THE Government’s Help to Buy scheme has benefited more rich than poor households, a new report found amid claims that the scheme is a “major failure”.
Only 4,142 households with incomes of £30,000 or less used Help to Buy in the last year, according to housing charity Shelter.
This represent fewer than 0.2 per cent of England’s private renting households in this income bracket.
In comparison, more than 5,500 households with an annual income of over £80,000 have been given help-to-buy loans in the past year
Shockingly, around one in 20 households who use the scheme earn over £100,000.
The flagship scheme has also boosted profits of the country’s three largest developers – Persimmon, Barratt and Taylor Wimpey.
How do Help To Buy equity loans work?
ONE of the most popular ways to get a foot on the housing ladder, Help To Buy equity loans can be used to buy new-build properties only.
After you put down your five per cent deposit, the government will lend you up to 20 per cent of the home’s value as an equity loan – a loan provided on top of a normal mortgage.
You then take out a mortgage to cover the rest of the property’s value.
In London, the government will lend you up to 40 per cent of the property price, rather than 20 per cent limit which applies outside of London.
According to Shelter, all three have managed to more than double their reported profits in under six years, with Barratt seeing the greatest profit rise of 325 per cent.
Polly Neate, chief executive at Shelter, described the scheme as a “major failure”.
She added: “The problem with the latest changes to Help to Buy is they’ll take already expensive homes and offer to spread out the costs over a longer period, which perversely ends up with the buyer paying more.
“Given there are millions of people who can barely afford to keep any kind of roof over their head, this piecemeal approach is never going to solve the housing emergency.
“At the crux of this crisis is the desperate shortage of genuinely affordable social homes. In fact, three million more social homes are needed in the coming years.”
“This is where the new government should be taking decisive action, and where the greatest opportunity to help trapped renters lies.”
What help is out there for first-time buyers?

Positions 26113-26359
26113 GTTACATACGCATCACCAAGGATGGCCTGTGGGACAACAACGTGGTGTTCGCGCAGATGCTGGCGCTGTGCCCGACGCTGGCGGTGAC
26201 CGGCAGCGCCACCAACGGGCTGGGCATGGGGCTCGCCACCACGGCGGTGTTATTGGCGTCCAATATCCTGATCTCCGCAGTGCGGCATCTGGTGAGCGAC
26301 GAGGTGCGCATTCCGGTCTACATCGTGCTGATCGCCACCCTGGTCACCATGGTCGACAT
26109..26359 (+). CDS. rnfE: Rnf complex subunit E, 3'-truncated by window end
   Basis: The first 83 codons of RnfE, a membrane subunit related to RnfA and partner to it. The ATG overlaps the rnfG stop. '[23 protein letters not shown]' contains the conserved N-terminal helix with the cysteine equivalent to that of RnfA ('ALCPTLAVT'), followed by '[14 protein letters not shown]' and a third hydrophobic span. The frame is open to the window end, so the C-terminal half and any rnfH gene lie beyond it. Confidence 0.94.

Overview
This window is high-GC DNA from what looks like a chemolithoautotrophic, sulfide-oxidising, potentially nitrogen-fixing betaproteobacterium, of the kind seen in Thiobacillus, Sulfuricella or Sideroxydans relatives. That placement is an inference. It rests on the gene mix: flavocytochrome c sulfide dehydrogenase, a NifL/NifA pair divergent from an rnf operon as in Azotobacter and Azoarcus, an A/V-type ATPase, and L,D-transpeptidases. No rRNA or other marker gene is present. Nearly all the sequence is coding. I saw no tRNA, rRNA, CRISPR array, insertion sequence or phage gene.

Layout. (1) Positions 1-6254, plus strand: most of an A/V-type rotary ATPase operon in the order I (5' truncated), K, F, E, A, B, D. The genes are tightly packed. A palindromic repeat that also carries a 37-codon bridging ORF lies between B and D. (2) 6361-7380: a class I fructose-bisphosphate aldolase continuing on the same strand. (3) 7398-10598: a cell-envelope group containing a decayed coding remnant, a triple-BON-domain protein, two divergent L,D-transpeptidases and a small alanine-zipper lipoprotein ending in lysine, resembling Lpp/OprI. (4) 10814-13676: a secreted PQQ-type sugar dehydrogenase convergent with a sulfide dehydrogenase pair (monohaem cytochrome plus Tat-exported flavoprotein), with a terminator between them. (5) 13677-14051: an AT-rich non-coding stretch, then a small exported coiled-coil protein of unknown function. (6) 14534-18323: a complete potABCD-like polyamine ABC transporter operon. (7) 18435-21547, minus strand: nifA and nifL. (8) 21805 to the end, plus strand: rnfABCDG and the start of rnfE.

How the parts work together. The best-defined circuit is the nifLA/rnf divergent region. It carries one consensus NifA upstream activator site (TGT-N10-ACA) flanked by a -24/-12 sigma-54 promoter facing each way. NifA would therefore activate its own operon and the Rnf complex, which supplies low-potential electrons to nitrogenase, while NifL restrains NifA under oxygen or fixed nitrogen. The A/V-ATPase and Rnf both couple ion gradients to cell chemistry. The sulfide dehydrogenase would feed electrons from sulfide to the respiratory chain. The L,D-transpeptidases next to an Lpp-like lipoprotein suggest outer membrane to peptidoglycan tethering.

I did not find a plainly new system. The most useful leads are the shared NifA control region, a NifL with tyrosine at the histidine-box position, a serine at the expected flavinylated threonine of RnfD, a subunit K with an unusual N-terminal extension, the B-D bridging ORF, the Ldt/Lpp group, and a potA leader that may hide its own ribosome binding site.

GETTING on the property ladder can feel like a daunting task but there are schemes out there to help first-time buyers have their own home.
Help to Buy Isa – It’s a tax-free savings account where for every £200 you save, the Government will add an extra £50. But there’s a maximum limit of £3,000 which is paid to your solicitor when you move.
Help to Buy equity loan – The Government will lend you up to 20 per cent of the home’s value – or 40 per cent in London – after you’ve put down a five per cent deposit. The loan is on top of a normal mortgage but it can only be used to buy a new build property.
Lifetime Isa – This is another Government scheme that gives anyone aged 18 to 39 the chance to save tax-free and get a bonus of up to £32,000 towards their first home. You can save up to £4,000 a year and the Government will add 25 per cent on top.
Shared ownership – Co-owning with a housing association means you can buy a part of the property and pay rent on the remaining amount. You can buy anything from 25 to 75 per cent of the property but you’re restricted to specific ones.
“First dibs” in London – London Mayor Sadiq Khan is working on a scheme that will restrict sales of all new-build homes in the capital up to £350,000 to UK buyers for three months before any overseas marketing can take place.
Starter Home Initiative – A Government scheme that will see 200,000 new-build homes in England sold to first-time buyers with a 20 per cent discount by 2020. To receive updates on the progress of these homes you can register your interest on the Starter Homes website.
A Ministry of Housing, Communities & Local Government spokeswoman said: “Whatever your background or postcode, you should have the opportunity to buy a place to call your own.
“So far Help to Buy schemes have been used over 500,000 times to help families across England buy their home and we are determined to go further to help people on lower incomes onto the housing ladder.
“That’s why this week we announced a new shared ownership scheme which will allow people on lower incomes buy their home in 1 per cent chunks.”
The Help to Buy equity loan has already been criticised for helping rich buyers purchase more expensive homes, earlier this summer.
The scheme is supposed to help first-time buyers on the property ladder with smaller mortgages but analysis by the National Audit Office (NAO) found that a third who used it didn’t need to.
It found that 37 per cent of households would not have been able to buy any property without the scheme, but 31 per cent could have bought a place without it.
Around one in 25 home buyers using the scheme had household incomes of over £100,000, the NAO said.
Last month, the Sun revealed how taking the Help to Buy loan out on the wrong day could cost first-time buyers £4,765.
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